There are many Ethernet network cable wires used for data center applications such as Cat5e, Cat6, Cat6a, and Cat7 cables. The conductor metals adopted by those network patch cables vary in different kinds such as oxygen-free copper wire, pure copper wire, copper clad aluminum wire, and aluminum wire. This article discusses the above network cable wire and compares the differences.
What Is Oxygen-Free Copper Wire?
An oxygen-free copper wire is the highest conductivity copper cable wire that is refined to reduce the amount of oxygen to less than 0.003%, the total impurity content to less than 0.05%, and the purity of copper to more than 99.95%. Thereby, improving the conductivity and oxidation resistance.
What Is Pure Copper Wire?
The pure copper wire has a slightly lower copper content than that of oxygen-free copper wire, which is around 99.5% to 99.95%. The other impurities are some metals such as iron and oxygen. The pure copper wire has excellent conductivity, thermal conductivity, plasticity, and is easy to be pressed.
What Is Copper Clad Aluminum Wire?
The copper clad aluminum wire is an electric conductor composed of an inner aluminum core and an outer copper cladding. Since it contains aluminum, it is significantly lighter and weaker than pure copper wire or oxygen-free copper wire, but stronger than pure aluminum wire. Copper clad aluminum wire is not compliant with UL and TIA standards, both of which require solid or stranded copper wires, but it’s a cheap alternative for category twisted-pair communication cables.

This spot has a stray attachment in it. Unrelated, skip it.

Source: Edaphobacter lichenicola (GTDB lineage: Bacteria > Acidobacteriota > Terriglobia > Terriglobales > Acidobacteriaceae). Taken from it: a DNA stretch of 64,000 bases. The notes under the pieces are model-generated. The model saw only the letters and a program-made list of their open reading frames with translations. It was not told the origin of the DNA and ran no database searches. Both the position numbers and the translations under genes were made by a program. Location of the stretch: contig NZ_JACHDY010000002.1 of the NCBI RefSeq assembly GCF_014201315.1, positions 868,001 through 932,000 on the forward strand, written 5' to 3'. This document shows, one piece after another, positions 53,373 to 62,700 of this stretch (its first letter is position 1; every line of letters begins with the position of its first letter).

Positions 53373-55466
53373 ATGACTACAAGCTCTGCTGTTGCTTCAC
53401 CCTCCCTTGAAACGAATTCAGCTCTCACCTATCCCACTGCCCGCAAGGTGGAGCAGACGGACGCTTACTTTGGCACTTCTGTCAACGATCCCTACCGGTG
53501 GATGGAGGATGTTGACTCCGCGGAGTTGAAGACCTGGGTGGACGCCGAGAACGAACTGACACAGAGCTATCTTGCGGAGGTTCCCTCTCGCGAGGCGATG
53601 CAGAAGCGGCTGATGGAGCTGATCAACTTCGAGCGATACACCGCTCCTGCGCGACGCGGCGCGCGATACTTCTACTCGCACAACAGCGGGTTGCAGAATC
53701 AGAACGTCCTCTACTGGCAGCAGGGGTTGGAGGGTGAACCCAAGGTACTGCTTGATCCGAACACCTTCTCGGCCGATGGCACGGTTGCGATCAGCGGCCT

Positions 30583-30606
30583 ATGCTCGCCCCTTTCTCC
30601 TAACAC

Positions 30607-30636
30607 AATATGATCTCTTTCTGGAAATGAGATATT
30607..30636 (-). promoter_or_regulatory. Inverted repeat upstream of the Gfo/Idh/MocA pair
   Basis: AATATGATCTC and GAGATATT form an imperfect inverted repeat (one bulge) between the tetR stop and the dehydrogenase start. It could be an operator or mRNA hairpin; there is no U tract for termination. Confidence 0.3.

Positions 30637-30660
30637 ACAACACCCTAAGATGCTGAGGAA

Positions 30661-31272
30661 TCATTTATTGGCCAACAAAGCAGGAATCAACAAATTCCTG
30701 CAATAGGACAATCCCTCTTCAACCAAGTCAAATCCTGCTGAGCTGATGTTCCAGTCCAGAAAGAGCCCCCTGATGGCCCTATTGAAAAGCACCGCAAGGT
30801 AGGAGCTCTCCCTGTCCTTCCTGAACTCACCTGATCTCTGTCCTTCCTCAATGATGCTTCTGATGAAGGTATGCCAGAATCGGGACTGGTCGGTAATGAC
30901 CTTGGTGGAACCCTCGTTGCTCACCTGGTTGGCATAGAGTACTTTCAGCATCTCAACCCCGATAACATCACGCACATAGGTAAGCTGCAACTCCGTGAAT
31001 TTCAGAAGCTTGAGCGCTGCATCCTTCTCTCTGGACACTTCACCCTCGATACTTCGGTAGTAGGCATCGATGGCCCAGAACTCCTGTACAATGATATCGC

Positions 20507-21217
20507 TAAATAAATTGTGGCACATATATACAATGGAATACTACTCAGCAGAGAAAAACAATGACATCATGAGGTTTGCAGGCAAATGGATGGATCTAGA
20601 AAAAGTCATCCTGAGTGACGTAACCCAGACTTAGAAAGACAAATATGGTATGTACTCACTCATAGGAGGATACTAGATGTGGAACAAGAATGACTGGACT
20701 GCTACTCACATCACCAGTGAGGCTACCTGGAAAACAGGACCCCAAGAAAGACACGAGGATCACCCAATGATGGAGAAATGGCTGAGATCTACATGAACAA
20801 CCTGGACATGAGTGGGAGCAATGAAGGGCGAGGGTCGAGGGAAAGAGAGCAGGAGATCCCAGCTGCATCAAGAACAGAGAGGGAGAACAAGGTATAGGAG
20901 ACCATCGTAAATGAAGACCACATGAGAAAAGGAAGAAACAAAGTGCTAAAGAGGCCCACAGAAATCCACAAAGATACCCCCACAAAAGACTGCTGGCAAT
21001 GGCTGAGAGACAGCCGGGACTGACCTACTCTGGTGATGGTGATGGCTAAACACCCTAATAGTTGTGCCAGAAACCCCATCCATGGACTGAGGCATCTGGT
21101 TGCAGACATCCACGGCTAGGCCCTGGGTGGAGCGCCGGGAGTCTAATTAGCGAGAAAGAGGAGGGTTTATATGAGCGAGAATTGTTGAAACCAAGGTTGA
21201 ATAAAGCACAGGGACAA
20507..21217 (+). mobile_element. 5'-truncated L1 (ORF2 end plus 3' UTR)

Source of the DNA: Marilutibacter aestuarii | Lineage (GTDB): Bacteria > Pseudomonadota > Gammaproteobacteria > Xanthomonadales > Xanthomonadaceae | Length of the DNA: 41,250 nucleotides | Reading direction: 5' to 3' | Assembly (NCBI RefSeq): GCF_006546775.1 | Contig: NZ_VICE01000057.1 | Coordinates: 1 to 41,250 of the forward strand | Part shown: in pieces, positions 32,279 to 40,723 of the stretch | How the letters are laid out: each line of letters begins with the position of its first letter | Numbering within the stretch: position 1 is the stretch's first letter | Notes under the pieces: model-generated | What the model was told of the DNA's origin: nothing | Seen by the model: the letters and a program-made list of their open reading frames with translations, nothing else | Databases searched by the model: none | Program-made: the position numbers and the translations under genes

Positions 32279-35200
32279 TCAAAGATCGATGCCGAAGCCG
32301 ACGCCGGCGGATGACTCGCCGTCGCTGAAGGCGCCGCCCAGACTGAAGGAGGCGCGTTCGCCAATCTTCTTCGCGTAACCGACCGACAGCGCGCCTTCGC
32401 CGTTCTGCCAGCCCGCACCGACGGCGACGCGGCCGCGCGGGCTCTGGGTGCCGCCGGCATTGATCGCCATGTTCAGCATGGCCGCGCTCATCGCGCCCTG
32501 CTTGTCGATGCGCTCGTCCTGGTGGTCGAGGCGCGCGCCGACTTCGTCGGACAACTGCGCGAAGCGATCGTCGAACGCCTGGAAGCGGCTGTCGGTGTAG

What Is Aluminum Wire?
An aluminum wire is made of pure aluminum. Due to the lightweight nature of aluminum, aluminum wire is quite malleable. However, when compared with copper wire, it has lower electrical and mechanical properties, which is a relatively poor electrical conductor.
Aluminum VS Copper Wire: Which Is the Better Network Cable Wire?
Despite being the best material, copper is a little expensive than aluminum. Thus, people prefer to use aluminum to save money without compromising quality. However, when the aluminum wire warms, it expands, and when it cools, it shrinks. With each gradual warm-cool cycle, the tightness of the wiring decreases, resulting in sparks, even fires. Aluminum wire will also corrode when it encounters certain metal compounds, which increase the resistance to the connection. Thus, aluminum wire requires higher maintenance than copper wire. In contrast, copper has one of the highest electrical conductivity rates among metals. Copper has high tensile strength so it can withstand extreme stress and is more durable. Due to its high elasticity, high durability, low maintenance, and high performance, it is a more stable material than aluminum. So a good manufacturer will use a great deal more copper in the wire to ensure the performance.
Now we know that copper wire outweighs aluminum wire when used in wired networks. The higher the copper content of the network cable wire, the better the conductivity and transmission capacity. However, most of the network cables sold on the market are pure copper wires or copper clad aluminum wires. FS provides oxygen-free copper wires, which outperforms among the peers. These oxygen-free copper wires are 100% pass the Fluke Channel Test with PVC CM jacket material, making them the best choice for you in terms of price and quality. If you’re interested, please visit www.fs.com.